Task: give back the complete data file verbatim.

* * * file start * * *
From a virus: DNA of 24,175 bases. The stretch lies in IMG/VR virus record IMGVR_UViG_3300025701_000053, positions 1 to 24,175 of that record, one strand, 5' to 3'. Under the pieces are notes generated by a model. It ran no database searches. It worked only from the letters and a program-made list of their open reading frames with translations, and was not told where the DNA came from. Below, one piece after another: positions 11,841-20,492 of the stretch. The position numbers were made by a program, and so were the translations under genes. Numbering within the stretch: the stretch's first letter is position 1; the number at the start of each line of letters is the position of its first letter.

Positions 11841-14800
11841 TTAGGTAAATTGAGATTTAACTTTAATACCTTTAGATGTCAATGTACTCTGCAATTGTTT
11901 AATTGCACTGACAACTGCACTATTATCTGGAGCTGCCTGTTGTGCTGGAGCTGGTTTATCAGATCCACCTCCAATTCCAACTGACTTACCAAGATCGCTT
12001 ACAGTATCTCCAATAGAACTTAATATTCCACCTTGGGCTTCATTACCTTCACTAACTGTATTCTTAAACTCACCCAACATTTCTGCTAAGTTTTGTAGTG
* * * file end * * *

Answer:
From a virus: DNA of 24,175 bases. The stretch lies in IMG/VR virus record IMGVR_UViG_3300025701_000053, positions 1 to 24,175 of that record, one strand, 5' to 3'. Under the pieces are notes generated by a model. It ran no database searches. It worked only from the letters and a program-made list of their open reading frames with translations, and was not told where the DNA came from. Below, one piece after another: positions 11,841-20,492 of the stretch. The position numbers were made by a program, and so were the translations under genes. Numbering within the stretch: the stretch's first letter is position 1; the number at the start of each line of letters is the position of its first letter.

Positions 11841-14800
11841 TTAGGTAAATTGAGATTTAACTTTAATACCTTTAGATGTCAATGTACTCTGCAATTGTTT
11901 AATTGCACTGACAACTGCACTATTATCTGGAGCTGCCTGTTGTGCTGGAGCTGGTTTATCAGATCCACCTCCAATTCCAACTGACTTACCAAGATCGCTT
12001 ACAGTATCTCCAATAGAACTTAATATTCCACCTTGGGCTTCATTACCTTCACTAACTGTATTCTTAAACTCACCCAACATTTCTGCTAAGTTTTGTAGTG